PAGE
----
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. Australian zoo condemned for shooting lion

by Staff Writers
Sydney (AFP) March 19, 2009
An Australian zoo that shot dead an escaped lioness was at the receiving end of a barrage of hate mail and abuse Thursday.

"It's predominantly emails, but we've had people ring up and swear at the staff," said Mogo Zoo's John Appleby.

"Basically a large majority are saying why don't you use a tranquiliser gun? We've had people say silly things like 'Next time don't shoot the animal, shoot yourself'," he told Australian Associated Press.

The nine-year-old African big cat was shot dead by a marksman on Tuesday morning as she approached a public area, after escaping her enclosure at the zoo south of Sydney.

Park owner Sally Padey defended her order to shoot the lioness, which she had bottle-raised from birth, saying she was forced to take a snap decision in the interest of public safety.

"When you have the blink of an eye to make that decision, how do you?" an emotional Padey told commercial television.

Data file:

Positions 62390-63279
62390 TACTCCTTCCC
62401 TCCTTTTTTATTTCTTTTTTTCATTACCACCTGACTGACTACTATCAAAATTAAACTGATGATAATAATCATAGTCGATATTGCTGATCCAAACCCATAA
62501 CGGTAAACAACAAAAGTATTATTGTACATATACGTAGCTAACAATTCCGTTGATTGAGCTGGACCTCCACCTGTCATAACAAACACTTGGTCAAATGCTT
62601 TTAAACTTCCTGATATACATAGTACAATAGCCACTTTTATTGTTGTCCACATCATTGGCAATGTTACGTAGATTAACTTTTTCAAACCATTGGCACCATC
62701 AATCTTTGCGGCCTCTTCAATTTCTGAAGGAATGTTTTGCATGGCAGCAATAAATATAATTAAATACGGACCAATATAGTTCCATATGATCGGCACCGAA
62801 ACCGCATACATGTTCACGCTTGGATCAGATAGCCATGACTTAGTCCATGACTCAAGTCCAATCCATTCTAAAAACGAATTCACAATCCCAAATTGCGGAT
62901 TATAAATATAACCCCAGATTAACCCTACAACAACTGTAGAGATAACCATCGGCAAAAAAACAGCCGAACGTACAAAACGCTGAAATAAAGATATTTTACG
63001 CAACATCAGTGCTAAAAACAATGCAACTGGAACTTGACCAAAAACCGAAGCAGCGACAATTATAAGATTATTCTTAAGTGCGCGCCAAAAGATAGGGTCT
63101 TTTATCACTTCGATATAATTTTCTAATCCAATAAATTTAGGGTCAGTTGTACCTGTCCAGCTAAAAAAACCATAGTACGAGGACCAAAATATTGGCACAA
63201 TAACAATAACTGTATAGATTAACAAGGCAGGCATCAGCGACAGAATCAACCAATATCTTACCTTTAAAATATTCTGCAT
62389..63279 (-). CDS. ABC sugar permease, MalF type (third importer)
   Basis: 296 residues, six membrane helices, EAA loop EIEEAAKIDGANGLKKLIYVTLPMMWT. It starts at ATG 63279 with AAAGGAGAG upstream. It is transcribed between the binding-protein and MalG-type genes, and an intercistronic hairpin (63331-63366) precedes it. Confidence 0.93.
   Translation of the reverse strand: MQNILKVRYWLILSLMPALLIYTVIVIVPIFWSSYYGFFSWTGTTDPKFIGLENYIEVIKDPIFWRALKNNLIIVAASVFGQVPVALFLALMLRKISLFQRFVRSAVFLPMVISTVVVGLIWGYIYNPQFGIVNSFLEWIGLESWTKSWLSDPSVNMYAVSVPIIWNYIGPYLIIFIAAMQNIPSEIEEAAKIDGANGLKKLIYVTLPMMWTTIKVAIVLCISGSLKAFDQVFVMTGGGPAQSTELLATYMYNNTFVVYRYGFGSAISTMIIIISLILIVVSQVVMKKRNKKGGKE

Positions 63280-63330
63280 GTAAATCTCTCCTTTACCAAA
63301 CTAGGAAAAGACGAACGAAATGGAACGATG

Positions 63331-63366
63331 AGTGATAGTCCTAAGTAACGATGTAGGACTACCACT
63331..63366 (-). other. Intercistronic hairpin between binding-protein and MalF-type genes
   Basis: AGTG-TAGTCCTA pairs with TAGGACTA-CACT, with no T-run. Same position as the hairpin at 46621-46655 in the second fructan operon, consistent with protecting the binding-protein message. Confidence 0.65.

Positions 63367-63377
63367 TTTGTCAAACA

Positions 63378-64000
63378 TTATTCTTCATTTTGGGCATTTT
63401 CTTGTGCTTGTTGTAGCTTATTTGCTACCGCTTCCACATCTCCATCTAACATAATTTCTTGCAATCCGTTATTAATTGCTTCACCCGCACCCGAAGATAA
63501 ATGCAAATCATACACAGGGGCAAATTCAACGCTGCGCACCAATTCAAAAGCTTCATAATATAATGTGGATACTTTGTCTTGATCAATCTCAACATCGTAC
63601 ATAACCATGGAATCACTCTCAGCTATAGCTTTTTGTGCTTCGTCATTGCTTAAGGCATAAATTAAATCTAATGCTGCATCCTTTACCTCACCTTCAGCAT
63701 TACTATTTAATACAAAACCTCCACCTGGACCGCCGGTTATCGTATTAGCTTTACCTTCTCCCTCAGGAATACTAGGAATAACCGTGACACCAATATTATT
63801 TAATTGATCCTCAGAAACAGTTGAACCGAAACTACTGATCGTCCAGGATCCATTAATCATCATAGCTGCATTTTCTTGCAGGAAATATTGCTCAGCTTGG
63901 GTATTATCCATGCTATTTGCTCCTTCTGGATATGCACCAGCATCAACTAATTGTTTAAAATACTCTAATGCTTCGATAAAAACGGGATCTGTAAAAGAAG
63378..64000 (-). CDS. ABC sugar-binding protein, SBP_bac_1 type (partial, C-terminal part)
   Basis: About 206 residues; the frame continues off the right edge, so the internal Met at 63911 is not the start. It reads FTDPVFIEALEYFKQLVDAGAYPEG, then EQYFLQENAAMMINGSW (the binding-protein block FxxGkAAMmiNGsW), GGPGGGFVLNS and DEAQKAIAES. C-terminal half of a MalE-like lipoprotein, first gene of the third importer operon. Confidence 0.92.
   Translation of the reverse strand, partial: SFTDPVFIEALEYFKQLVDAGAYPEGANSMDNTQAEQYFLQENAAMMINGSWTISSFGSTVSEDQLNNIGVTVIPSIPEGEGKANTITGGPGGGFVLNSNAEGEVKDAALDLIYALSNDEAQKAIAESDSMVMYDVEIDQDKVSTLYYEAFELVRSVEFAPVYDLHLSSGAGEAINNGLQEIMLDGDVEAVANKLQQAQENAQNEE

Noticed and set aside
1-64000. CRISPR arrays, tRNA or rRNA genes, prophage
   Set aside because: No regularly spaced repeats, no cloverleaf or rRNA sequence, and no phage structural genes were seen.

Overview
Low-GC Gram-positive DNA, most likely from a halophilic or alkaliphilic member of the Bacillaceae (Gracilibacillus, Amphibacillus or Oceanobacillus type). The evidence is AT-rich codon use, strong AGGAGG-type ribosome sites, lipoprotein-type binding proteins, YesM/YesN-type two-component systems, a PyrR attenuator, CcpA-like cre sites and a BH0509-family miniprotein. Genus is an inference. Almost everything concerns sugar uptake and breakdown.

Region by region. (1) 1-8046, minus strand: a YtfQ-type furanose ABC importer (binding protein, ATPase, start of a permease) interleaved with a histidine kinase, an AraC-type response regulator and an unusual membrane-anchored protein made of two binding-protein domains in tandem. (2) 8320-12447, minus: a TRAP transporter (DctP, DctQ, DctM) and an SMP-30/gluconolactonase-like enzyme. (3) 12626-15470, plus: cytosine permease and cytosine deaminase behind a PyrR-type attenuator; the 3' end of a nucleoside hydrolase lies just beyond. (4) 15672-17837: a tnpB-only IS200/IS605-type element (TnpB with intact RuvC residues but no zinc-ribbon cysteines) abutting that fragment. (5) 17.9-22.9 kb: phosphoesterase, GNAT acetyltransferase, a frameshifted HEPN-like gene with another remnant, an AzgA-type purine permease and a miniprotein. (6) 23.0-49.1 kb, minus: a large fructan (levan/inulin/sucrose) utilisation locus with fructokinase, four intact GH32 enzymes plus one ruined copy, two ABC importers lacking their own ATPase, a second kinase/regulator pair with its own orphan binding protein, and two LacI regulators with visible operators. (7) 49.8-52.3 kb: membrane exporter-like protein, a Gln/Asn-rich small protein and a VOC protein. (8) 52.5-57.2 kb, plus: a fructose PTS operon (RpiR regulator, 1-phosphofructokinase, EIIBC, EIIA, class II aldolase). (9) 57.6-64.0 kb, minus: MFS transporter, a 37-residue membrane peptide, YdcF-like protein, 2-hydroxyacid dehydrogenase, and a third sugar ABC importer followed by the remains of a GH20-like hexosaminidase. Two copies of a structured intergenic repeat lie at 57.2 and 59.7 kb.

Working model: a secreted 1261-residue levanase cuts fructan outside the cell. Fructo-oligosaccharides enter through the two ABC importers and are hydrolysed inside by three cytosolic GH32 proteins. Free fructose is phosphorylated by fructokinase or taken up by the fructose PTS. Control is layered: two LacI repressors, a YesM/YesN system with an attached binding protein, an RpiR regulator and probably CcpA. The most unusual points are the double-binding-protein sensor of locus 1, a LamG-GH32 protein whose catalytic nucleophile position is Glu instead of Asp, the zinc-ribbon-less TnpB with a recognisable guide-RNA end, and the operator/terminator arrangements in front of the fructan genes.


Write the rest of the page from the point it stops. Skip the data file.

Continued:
"It was a situation that could have been far, far more devastating than it already is. For the very first time in my life I made a decision with my head, not my heart and I will live with that."

Appleby said tranquiliser darts could make lions quite aggressive, and took up to ten minutes to act.

"If we'd put a tranquiliser dart in her bum... and then if she went into that public area and took 10 minutes to get put down there is a huge risk."

"There is a lot of emotion and Sally is obviously quite distraught about a tough decision she had to make," he added.

Dozens of elderly visitors to the zoo were forced to hide inside buildings Tuesday morning as the lioness, named Jamelia, roamed from her habitat after an unspecified "keeper error."

Born at the zoo, the tawny African lioness was buried Wednesday on the 26 hectare (65 acre) grounds.

Mogo Zoo was established in 1991, and is home to more than 200 animals of 39 endangered and exotic species including, white lions and Bengal tigers.

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Feathers fly over new dinosaur find
Paris (AFP) March 18, 2009
The discovery of a petite, plant-eating dinosaur with primitive plumage could mean that the dinosaur from which all others evolved had feather-like protrusions, said a study released Wednesday.

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